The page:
Monday, April 1, 2013

Faithfull Flowers

  Well I hope everyone had a happy Easter! (And if you don't celebrate it, had a happy long weekend :) I myself am not a religious person, but my grandparents are, so we all pig-piled to their house for the holiday. I was planning on making this elaborate Easter post but the truth is, I was so tired when I came home that all I could do was mindlessly reblog pictures on Tumblr.
  I've also been having this sudden urge to look and dress like the always lovely Marianne Faithfull. As a kid, I always found her voice in the 60's heavenly and her style stunning. Even in times when her life was troubling (drug addiction, suicide attempts, breakup with Mick Jagger) she always looked so upbeat and flawless in pictures. So, for April, my style inspiration shall be miss Marianne Faithfull.
  Now this post doesn't really have a point, so just enjoy some Spring-inspired pictures of pastels, flowers, and everything beautiful, including lovely Marianne.
NOTE: Although it's on my playlist at the bottom, PLEASE listen to "The First Time I Ever Saw Your Face" by Marianne Faithfull. It is BEAUTIFUL. Tear-jerking stuff, people. That great.

Elvis Presley’s Graceland mansion

Mushroom stickers from the 1980's.
Elsa Schiaparelli

Still from David Lynch’s Blue Velvet, 1986
Marianne, c. 1967.
“Polka Dot House,” Life magazine, April 14, 1952
The lovely Marianne Faithfull, c. 1966.

From Retrospace.
If you've never heard Marianne Faithfull's tragic story, I strongly suggest you take a listen to my simplified version:
     Marianne started off as a simple folk musician in the early sixties, around 1964. She went to a Rolling Stones gig back in their early days (where one may consider them slightly more innocent than in the later sixties) and she was discovered by them. She got married and had a kid, but soon left her husband for Mick Jagger, whom she started dating in 1966. She met Brian Jones of the Rolling Stones' at the time girlfriend Anita Pallenberg, whom she befriended. She was introduced to marijuana, which eventually led her, with some help from Mick Jagger and Keith Richards, to harder drugs like cocaine and heroin. She was found by police in a drug raid on Jagger and Richards wearing nothing but a fur rug. She later admitted that this incident had ruined her personal life.  "It destroyed me. To be a male drug addict and to act like that is always enhancing and glamorising. A woman in that situation becomes a slut and a bad mother."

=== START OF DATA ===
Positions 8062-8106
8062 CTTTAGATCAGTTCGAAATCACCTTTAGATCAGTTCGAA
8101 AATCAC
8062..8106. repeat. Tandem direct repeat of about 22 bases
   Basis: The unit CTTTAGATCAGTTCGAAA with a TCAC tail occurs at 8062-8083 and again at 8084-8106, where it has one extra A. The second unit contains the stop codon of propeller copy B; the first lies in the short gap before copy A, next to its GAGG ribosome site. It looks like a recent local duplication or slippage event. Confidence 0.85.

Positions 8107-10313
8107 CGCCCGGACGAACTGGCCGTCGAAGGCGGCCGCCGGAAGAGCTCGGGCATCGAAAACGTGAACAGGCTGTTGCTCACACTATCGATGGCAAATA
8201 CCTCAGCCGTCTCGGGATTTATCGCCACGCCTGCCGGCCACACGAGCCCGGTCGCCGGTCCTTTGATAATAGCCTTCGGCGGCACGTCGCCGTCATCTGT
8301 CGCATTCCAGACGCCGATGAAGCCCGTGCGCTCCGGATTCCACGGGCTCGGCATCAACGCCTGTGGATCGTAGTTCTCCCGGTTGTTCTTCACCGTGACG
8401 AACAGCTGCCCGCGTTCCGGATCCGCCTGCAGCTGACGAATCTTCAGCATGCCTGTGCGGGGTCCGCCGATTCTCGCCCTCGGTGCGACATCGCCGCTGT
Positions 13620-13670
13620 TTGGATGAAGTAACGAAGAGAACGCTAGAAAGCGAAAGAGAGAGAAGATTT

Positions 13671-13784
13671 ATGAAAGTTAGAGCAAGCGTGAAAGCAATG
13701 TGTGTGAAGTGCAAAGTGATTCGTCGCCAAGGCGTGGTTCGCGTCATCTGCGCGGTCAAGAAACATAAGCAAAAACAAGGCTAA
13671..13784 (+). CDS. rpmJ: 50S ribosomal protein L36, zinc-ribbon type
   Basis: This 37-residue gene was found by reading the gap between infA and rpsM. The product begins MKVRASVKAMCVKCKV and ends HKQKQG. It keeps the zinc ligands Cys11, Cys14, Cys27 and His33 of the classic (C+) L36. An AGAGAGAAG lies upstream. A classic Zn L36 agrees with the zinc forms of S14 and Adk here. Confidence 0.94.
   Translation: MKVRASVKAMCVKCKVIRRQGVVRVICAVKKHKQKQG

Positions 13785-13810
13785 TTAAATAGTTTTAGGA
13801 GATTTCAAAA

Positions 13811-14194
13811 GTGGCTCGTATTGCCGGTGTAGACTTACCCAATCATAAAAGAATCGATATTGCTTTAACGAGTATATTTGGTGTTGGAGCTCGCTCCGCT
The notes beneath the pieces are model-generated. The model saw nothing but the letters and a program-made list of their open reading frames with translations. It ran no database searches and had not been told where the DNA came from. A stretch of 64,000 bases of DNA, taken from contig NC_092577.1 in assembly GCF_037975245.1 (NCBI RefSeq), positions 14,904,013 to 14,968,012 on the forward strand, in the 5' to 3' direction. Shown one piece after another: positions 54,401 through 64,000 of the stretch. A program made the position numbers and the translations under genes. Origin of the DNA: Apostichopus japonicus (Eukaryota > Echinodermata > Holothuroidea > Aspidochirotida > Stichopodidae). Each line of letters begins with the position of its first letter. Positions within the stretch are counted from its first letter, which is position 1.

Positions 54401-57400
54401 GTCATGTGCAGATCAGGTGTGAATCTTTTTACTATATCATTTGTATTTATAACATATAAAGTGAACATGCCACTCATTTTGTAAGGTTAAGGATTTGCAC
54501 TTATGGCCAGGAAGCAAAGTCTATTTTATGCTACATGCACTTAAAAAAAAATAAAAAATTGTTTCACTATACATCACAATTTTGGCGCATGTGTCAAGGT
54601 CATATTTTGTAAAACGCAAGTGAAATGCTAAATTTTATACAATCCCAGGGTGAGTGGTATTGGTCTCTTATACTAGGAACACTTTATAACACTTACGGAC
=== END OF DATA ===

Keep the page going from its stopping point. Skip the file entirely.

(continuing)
She miscarried a daughter from Jagger who she had named Corrina in 1968, another event which gradually tore at her personal heartstrings. When her relationship ended with Jagger in 1970, she was devastated. This was the same year she also lost custody to her son from the previous marriage. This led to her severe depression and eventual suicide attempt. She eventually lived on the streets for two years, addicted to heroin and suffering from anorexia. She was no longer famous, and rarely made public appearances. 
  In 1979, Marianne had the ultimate comeback. She released an album titled "Broken English," which to this day is considered her best album. From years of drug addiction her voice was no longer as light and airy as it was in the early sixties. She now had a deep, raucous voice from drinking and smoking. Her most famous song from this album is "Why D'ya Do It?", a nasty comeback at everyone who had treated her like shit over the years. 
  I just love Marianne Faithfull, no matter how many personal demons she had in her past. I love her voice as well; I think its like Nico's, you either love it or hate it. Either way, she's truly both a beauty and vocal icon.

Tracks in bold are my personal favorites from this list.
  1. "The First Time I Ever Saw Your Face" by Marianne Faithfull
  2. "She's a Rainbow" by The Rolling Stones
  3. "Victoria" by The Kinks
  4. "Long, Long, Long" by The Beatles
  5. "North Country Maid" by Marianne Faithfull
  6. "If You Want to Sing Out, Sing Out" by Cat Stevens
  7. "Picture Book" by The Kinks
  8. "Trouble" by Cat Stevens
  9. "Mama, You've Been on My Mind (Demo)" by George Harrison

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